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Buffalo 33, Chicago 27 (OT)

  |   Sept. 29, 2002 at 7:37 PM
ORCHARD PARK, N.Y., Sept. 29 (UPI) -- Drew Bledsoe set an NFL record with his fourth career overtime touchdown pass Sunday, throwing a 26-yarder to running back Travis Henry as the Buffalo Bills defeated the Chicago Bears, 33-27.

Bledsoe held a share of the record with Hall of Famer Terry Bradshaw before finding Henry as a safety valve 1:58 into overtime, giving the Bills (2-2) their second victory in three overtime games this season.

"We'll take them how they come," Bills receiver Eric Moulds said. "This is a tough league and a tough opponent we played today."

Mike Hollis had a chance to win it for Buffalo in regulation but had a 39-yard field goal blocked with 25 seconds remaining.

"Another tight one," Bills coach Gregg Williams said. "Proud of the guys and how they were able to bounce back from the (blocked) field goal in regualtion."

A three-time Pro Bowl selection who was acquired from New England in April, Bledsoe entered the year as one of five NFL quarterbacks with two touchdown passes in overtime. He had a 48-yarder two weeks ago for a 45-39 win over Minnesota.

"It was a great block downfield by Price," Henry said. "I just read it and I saw the end zone and I just knew I was going to get that. I was just happy to get the win."

Henry fumbled for the fourth time in as many games in the fourth quarter and the Bears returned it for a touchdown. But he made up for that by taking Bledsoe's pass, finding a seem on the right side of the field and dashing down the sideline for the winning score.

"We know the situation," Bledsoe said. "He's got to hang on to the football.

"He's a guy we all believe in. We're counting on him. He's an outstanding running back. We're going to keep putting him on the field. I was really happy for him when he made that decisive play."

The winning drive took just two plays. Bledsoe started it with a 30-yard pass to Eric Moulds, who leaped over the back of a defender for one of his eight catches.

Bledsoe finished 28 of 36 for 328 yards and four touchdowns. He completed all 15 of his pass attempts on Buffalo's four touchdown drives, also finding Peerless Price, Moulds and tight end Dave Moore.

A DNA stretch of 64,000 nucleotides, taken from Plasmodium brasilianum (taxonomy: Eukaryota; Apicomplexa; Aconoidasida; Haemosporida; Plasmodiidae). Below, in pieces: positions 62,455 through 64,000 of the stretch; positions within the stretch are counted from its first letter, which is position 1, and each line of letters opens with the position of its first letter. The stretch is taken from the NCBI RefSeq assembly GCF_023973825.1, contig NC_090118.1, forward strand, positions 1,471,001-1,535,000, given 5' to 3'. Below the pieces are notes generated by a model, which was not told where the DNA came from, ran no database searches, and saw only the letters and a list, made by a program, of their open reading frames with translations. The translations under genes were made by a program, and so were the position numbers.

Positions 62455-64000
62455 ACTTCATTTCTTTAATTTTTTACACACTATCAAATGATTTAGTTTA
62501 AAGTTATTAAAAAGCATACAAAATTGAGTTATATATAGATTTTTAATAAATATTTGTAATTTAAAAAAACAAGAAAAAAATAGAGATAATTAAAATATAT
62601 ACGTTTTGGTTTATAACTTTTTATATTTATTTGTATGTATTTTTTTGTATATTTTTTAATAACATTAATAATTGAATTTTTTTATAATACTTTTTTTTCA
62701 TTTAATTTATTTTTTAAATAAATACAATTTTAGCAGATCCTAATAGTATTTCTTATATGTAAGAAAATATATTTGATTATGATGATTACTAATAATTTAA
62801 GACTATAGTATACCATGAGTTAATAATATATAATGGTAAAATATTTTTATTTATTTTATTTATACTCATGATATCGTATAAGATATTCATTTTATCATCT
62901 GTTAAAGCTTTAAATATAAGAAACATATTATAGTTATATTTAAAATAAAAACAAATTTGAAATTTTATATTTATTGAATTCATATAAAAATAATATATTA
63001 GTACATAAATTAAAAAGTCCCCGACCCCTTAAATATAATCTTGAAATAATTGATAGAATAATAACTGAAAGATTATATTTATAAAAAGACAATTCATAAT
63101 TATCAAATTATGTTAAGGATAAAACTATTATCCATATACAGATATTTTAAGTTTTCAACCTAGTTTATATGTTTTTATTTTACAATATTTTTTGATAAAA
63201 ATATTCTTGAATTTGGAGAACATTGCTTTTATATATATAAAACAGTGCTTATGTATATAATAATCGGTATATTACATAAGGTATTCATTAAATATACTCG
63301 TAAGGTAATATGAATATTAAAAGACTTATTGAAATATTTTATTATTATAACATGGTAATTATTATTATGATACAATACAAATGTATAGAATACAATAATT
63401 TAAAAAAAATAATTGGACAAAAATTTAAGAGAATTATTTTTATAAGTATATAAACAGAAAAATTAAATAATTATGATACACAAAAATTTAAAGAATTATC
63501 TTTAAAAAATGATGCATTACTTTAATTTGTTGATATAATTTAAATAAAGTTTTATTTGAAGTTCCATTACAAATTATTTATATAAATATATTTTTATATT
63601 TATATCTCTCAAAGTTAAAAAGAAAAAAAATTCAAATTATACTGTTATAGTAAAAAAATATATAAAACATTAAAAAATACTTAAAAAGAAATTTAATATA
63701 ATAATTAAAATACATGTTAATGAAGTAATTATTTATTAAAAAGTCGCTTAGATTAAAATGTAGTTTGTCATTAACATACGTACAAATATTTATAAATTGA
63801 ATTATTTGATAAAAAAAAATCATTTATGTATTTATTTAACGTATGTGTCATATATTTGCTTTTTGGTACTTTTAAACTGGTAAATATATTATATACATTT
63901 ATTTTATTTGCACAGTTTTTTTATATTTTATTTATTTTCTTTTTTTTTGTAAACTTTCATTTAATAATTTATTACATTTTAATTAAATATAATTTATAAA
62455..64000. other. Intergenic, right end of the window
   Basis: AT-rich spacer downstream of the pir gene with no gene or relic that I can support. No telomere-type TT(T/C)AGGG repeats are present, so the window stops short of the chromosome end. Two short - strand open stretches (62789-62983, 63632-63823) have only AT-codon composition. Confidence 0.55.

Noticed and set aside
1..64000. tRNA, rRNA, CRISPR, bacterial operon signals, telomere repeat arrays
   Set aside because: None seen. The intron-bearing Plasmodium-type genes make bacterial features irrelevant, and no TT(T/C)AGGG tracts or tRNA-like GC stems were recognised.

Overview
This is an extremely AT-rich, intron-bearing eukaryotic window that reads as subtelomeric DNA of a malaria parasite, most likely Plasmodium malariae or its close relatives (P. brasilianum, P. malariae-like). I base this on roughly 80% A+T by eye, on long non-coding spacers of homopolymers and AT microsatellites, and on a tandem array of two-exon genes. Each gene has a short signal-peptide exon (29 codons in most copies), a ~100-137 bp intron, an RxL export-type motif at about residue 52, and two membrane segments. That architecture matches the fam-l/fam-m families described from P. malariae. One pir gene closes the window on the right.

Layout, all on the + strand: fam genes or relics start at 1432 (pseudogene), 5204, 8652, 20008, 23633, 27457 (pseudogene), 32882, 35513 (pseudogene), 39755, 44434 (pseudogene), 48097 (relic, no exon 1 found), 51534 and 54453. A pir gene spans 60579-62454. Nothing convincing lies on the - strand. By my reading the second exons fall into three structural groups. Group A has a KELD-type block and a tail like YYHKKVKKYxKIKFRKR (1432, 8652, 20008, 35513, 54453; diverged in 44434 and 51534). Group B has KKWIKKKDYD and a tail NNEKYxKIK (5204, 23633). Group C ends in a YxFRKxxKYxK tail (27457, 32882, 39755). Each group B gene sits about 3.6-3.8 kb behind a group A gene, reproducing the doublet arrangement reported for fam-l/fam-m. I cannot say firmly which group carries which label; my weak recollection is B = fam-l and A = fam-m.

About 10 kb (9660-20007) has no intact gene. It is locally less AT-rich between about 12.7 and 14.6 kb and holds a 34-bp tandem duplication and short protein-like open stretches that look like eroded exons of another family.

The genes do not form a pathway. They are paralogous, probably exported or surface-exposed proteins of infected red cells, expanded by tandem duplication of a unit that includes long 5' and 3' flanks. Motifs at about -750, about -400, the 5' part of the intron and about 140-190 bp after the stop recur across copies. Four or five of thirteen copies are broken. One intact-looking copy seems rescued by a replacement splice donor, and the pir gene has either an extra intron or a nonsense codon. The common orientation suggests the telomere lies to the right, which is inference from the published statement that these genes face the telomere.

Jim Miller threw two touchdown passes for the Bears (2-2), who dropped their second straight after a 2-0 start. All four of their games have been decided by six points or fewer, a trend that began last season.

Dating to the 2000 season, Chicago had won 12 straight games decided by seven points or less before being beaten by New Orleans last week.

"We feel we have a good team here," Miller said. "We want to be in close games like that, and today we fell short."

Entering the week, three teams had each of their games decided by six points or less -- the Bears, Bills and New York Giants.

Moulds had 119 yards receiving for Buffalo, which had 419 yards of total offense to 241 for the Bears. Chicago had just 51 yards rushing.

"We knew it would be very difficult to play here," Bears Coach Dick Jauron said. "We got to come in and steal a win. We almost did it."

The Bears had possession first in overtime but went three-and-out. Brad Maynard then got off a 31-yard punt and Charlie Rogers called for a fair catch at Buffalo's 44.

On first down, Bledsoe lofted a ball down the left sideline that Moulds caught while reaching over cornerback Todd McMillon.

"I've said it often and I'll continue to say it -- our receivers, one-on-one on pass coverage, I feel they're going to win every time," Bledsoe said.

Bledsoe dropped back on the next play and was nearly caught from behind by rookie defensive end Alex Brown, but he rolled right and found Henry for the decisive touchdown.

"Everybody on the sidelines knew we were going to win this game," Bills defensive end Chidi Ahanotu said. "We knew their offense wasn't doing anything against us, and when Drew got out there, their defense would not stop him."

Bledsoe threw his first touchdown pass to Price to open the scoring in the first quarter. Henry fumbled late in the period and the Bears turned it into a score as linebacker Rosevelt Colvin lateraled to safety Mike Brown for a 62-yard return.

"I got caught switching the ball again and it came out," Henry said. "It's something I have to work on. It was rough, but not one time did I doubt my skills or my toughness."

When linebacker Warrick Holdman stripped the ball and Colvin scooped it up, it marked the 22nd straight game the Bears forced a turnover.

"I think that's what our focus is every week, to create turnovers, to strip the ball out," said Colvin, who also had two sacks.

The Bills scored the next 10 points for a 17-7 lead as Hollis kicked a 48-yard field goal and Bledsoe found Moulds for a four-yard touchdown.

Miller got Chicago within a field goal when he found David Terrell from five yards. To celebrate, Terrell simulated driving a car, rolling down an imaginary window while steering with his back on the goalpost support.

The teams exchanged field goals in the third quarter before Paul Edinger's 24-yarder tied it at 20-20 with 12:30 remaining in regulation.

Officials had ruled a touchdown after Terrell came down with the ball on the left side of the end zone. But the Bills challenged and the call was overturned when officials ruled Terrell had only one foot inbounds.

Bledsoe later capped a 78-yard drive with a one-yard touchdown pass to Moore, but Miller erased Chicago's third deficit with a three-yarder to John Davis, tying it at 27-27 with 2:46 left in the fourth quarter.

Miller was 19 of 31 for 188 yards. Marty Booker had four catches for 82 yards.

© 2002 United Press International, Inc. All Rights Reserved. Any reproduction, republication, redistribution and/or modification of any UPI content is expressly prohibited without UPI's prior written consent.
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